Napster loses money, gains subs


Online music retailer Napster Inc. said Thursday it narrowed losses in its fiscal third quarter by adding subscribers and generating record revenue.

For the three months ended Dec. 31, the company posted a net loss of $9.5 million, or 22 cents per share, compared with a net loss of $17 million, or 40 cents per share, in the year-ago period.

Revenue totaled $28.4 million, up 21% from $23.5 million in the same quarter a year earlier.

Excluding a nonrecurring benefit from prepaid download cards that expired without being redeemed, revenue for the latest quarter was $26 million, the company said.

Analysts surveyed by Thomson Financial were looking for a loss of 29 cents per share on revenue of $28 million.

Napster said it added about 48,000 subscribers during the quarter for a total worldwide paid subscriber base of about 566,000.

The total subscriber figure for the quarter includes about 40,000 university subscribers, the company said.

For the nine months through December, Napster's net loss totaled $28.3 million, compared with a net loss of $50.5 million in the nine months ended Dec. 31, 2005.

The company said it expects revenue to exceed $26 million in the fiscal fourth quarter. Analysts were predicting revenue of $28.7 million.

"We will have a healthy fourth quarter, and we expect a very strong quarter in Q1 as we welcome AOL subscribers to the Napster family," Napster Chairman and Chief Executive Chris Gorog said during a conference call with Wall Street analysts.

The bulk of Napster's revenue is derived from monthly subscriptions for unlimited downloads. It also sells individual tracks a la carte and music downloads for Microsoft Corp.'s Windows Media Player-enabled mobile phones.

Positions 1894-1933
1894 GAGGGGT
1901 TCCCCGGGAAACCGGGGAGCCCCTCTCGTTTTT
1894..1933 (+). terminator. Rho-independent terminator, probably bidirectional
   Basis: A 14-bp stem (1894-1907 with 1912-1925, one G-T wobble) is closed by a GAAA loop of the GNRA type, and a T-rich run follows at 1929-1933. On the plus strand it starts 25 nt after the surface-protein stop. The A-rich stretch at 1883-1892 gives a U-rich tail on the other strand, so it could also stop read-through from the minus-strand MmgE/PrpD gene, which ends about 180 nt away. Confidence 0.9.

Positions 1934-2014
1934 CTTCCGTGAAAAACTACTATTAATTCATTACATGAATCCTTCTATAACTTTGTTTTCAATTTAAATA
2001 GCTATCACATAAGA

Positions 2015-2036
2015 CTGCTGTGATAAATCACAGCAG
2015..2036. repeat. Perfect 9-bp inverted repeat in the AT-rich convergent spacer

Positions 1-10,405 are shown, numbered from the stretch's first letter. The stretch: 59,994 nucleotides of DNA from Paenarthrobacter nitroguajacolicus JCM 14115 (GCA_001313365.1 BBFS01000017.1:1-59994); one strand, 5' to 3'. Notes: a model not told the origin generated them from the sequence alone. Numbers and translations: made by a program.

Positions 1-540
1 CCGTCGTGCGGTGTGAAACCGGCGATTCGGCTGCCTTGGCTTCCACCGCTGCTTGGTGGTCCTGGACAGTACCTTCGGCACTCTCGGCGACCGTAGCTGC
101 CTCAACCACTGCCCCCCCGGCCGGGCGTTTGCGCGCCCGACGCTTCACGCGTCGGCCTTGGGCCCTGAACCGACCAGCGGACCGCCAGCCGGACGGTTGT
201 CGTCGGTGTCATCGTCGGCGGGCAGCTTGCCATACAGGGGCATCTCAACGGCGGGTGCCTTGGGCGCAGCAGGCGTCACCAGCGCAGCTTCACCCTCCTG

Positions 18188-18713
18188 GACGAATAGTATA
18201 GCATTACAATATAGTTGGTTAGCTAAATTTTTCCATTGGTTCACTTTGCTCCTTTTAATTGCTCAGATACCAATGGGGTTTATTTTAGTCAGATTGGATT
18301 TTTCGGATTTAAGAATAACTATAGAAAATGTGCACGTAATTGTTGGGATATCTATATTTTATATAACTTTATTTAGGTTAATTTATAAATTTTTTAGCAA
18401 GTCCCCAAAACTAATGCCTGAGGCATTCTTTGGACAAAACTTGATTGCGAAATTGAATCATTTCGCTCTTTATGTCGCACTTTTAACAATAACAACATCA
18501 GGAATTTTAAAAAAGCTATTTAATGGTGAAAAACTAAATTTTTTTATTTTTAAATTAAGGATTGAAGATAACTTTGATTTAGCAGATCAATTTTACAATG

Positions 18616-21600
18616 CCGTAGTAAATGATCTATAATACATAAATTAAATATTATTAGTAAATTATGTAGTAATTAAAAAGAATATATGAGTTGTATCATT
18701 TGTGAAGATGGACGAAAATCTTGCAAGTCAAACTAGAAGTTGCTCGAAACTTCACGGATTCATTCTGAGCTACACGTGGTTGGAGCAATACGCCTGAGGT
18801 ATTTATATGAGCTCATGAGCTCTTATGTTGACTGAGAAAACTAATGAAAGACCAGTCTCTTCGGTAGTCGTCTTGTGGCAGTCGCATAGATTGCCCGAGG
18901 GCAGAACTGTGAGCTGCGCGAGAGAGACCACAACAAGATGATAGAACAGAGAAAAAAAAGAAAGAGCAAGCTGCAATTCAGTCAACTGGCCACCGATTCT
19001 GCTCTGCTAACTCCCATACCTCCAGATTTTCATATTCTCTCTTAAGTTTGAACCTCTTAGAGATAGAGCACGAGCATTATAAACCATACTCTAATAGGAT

Last month, Napster stepped up its efforts to boost subscriber count by striking a deal with Time Warner Inc.'s AOL Music that made Napster the exclusive music subscription provider for AOL.

The company said Thursday the deal should increase its subscriber count by more than 50% when existing AOL Music subscribers are transferred to Napster by late March.

Gorog said he expects a majority of AOL Music subscribers to migrate over to Napster's service.

AOL had more than 350,000 computer users subscribing to its music service. Napster is also counting on enticing additional AOL users to sign up.

Gorog declined to take any questions on Napster's ongoing exploration of a possible sale of the company or partnership. But he did weigh in on the merits of the technology used to restrict unauthorized copying of songs purchased on Napster and other licensed music services.

Digital Rights Management, or DRM, technology, became a hotly debated topic earlier this week after Apple Inc. CEO Steve Jobs called on major record labels to drop DRM from songs sold online.

Gorog said DRM is harmful to the recording industry because there are different versions that cause incompatibility problems between some online music services and digital music players. Songs purchased from Napster, for example, cannot be played on Apple's market-leading iPods.

"The labels should refuse licensing to any party that is a purveyor of a closed (DRM) system," Gorog said an apparent reference to Apple.

Jobs has said making its technology widely available would make it easier for hackers to figure out how to bypass it.

Ahead of the earnings report, Napster stock rose 11 cents, or 2.76%, to close at $4.09 on the Nasdaq Stock Market. Napster shares were down 29 cents, or 7.09%, to $3.80 in aftermarket trading.